Skip to main content

Posts

Showing posts from 2018

In Rapid Depression

I put my mitts on an Agfa Isomat-Rapid camera. It is (yet another) a camera which uses a now obsolete 35 mm film cassette format - the Rapid. Back in the day you would purchase a film cassette - in appearance much alike the common 35 mm one - which fit into the Rapid system cameras produced by several brands. The film cassette has a peg which tells the camera which ISO/ASA the film is to be exposed at. So you didn't need to keep track of that when loading the camera. In the camera there is also a take-up cassette which collects the exposed film. It is the take-up cassette - which also can be reloaded - that is handed over to the lab for developing.
I use the camera mainly with the intention of using it as a cheaper testing/trial camera for square format composition, which usually is the standard for 120-film cameras (middle-format) but is more expensive to buy and develop. Using the Isomat I can expose something like 40 pictures on 35 mm film which I myself load into a feeding ca…

Indoor Star

Industar 69 is a 28 mm lens originally made for a Soviet manufactured half-frame compact 35 mm film camera. I use it on my digital Fujifilm X-Pro1 half-frame sensor camera. And it produces very nice pictures. These were taken indoors during the Christmas week.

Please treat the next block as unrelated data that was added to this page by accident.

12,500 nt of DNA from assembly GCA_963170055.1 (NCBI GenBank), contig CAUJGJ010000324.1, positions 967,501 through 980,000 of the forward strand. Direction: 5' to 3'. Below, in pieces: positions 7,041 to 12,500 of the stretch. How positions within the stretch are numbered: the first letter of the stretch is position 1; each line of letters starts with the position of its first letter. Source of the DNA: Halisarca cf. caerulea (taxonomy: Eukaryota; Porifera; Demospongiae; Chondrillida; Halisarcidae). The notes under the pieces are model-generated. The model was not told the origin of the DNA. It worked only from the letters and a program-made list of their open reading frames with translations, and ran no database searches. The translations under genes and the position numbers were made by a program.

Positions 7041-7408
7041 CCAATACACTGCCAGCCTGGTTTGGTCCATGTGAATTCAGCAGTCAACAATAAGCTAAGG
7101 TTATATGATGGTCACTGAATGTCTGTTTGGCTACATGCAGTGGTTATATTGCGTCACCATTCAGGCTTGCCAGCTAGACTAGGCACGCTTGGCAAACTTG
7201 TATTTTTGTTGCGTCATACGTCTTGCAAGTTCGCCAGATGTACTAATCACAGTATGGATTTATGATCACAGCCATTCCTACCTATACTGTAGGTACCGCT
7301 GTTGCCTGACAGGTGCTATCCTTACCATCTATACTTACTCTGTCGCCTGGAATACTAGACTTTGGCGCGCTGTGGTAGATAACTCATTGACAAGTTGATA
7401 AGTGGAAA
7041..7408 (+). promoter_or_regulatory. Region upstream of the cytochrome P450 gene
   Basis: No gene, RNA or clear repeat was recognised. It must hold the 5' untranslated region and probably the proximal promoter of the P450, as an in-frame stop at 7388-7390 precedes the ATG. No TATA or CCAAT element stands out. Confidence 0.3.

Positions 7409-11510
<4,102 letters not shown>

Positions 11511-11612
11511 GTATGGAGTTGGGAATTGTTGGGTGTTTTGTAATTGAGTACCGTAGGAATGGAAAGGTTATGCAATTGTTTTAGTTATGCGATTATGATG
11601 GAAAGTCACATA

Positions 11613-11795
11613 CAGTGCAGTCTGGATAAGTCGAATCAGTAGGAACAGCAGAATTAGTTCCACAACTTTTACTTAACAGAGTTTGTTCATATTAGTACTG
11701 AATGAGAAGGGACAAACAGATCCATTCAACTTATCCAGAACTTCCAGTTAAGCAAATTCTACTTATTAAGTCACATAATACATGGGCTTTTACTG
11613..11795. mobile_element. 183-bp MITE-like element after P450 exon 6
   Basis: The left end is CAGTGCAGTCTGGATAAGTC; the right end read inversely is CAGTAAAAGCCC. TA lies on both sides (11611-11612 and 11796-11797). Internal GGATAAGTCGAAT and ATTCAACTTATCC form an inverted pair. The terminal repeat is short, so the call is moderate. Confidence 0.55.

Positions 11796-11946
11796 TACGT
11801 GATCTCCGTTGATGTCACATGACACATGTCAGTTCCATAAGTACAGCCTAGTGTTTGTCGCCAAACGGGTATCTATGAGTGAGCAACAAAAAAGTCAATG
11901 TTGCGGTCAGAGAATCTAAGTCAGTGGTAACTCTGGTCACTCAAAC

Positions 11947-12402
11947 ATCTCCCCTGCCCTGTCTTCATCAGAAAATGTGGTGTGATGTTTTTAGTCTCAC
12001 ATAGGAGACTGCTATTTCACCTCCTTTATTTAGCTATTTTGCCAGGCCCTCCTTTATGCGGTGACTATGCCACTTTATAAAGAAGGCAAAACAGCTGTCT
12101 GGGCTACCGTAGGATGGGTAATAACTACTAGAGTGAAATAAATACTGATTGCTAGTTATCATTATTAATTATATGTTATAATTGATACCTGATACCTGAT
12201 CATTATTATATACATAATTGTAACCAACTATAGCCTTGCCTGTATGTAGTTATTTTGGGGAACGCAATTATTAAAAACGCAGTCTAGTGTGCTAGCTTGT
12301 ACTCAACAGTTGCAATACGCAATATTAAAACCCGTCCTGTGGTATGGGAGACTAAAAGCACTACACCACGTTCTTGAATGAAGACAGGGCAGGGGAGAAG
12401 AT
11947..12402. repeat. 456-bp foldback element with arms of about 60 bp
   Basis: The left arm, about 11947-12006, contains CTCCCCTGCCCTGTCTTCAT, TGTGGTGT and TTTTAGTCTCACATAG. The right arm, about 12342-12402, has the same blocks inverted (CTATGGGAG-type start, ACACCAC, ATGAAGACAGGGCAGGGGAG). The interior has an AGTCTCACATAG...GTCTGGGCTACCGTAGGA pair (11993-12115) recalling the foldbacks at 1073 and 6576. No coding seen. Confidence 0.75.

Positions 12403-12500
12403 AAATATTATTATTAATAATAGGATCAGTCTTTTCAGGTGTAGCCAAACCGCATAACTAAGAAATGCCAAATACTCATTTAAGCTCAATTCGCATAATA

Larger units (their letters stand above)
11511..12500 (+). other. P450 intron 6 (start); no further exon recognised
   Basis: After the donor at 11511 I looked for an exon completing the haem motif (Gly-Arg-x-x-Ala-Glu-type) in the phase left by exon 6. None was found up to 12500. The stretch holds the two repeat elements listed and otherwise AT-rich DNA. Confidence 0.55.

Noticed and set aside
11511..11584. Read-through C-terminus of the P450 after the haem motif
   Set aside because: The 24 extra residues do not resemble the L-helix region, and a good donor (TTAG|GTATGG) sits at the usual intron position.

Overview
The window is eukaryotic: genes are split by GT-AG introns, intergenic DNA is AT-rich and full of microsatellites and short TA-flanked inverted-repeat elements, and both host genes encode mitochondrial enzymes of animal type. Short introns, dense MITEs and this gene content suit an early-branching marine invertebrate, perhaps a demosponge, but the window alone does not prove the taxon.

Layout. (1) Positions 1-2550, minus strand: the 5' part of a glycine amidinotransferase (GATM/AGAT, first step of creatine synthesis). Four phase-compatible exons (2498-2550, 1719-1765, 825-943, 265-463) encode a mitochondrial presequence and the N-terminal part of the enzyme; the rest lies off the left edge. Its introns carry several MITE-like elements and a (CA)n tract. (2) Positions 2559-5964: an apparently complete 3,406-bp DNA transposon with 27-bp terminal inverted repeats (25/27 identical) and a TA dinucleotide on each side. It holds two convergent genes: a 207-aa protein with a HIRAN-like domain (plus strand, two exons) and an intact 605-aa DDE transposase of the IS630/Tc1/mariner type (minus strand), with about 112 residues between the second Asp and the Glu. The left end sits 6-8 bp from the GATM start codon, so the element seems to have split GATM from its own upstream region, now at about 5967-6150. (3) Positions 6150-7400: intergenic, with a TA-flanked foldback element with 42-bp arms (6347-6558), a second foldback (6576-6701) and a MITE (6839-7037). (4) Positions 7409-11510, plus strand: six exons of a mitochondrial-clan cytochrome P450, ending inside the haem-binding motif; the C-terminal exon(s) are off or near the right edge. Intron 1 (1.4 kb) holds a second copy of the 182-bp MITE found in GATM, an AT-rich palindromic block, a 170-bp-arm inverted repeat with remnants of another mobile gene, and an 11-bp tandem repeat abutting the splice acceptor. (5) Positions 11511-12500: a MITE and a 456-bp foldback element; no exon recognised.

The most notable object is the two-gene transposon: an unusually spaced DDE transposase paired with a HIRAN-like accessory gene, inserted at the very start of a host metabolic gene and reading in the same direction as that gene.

The closest focusing distance is something like 25 cm which is great! There is a softness to the pictures, but not much circular bokeh which is otherwise common (and appreciated) in older lenses.



Visit my camera shop getOurBooks at Etsy for more vintage lenses!

Being Fothloose

Some time ago I connected these three items with each other. (Here.) A Foth Anastigmat lens was permanently stuck to the M42 mount ring, then screwed on to the Chinonflex TTL SLR. Now I've exposed and developed one roll and learnt some things about taking pictures with the lens.
Lesson 1: The lens is very sensitive to flare. The front glass is very exposed to light from the sides. Note to self: Get a lens hood.
Lesson 2: For some reason the aperture markings on the lens are not correct. All my pictures were under exposed. I used an external light meter. The next time I will use the TTL:s internal light meter and corroborate with the reading I get from the external one.
  The difference in aperture could be due to the age and fogging(?) of the glass. It could also be because the lens was designed for another camera altogether - and a 127-film bellows camera at that. When push comes to shove the external light meter can be at fault, though I doubt it. Note to self: Corroborate ligh…

Four-Posted Guest Post

Read my guest post at 35mmc!

Me and a Miranda

I got myself a Miranda SLR a year ago. It is a functional fully manual camera which has the rather rare distinction that you can change the ordinary prism viewfinder for a waist-level one. I also found out that I at a good price could get an adapter to use my M42 mount lenses on it.

I mostly use a Helios model 44 58 mm lens on it, and have taken some pictures with ND filters too.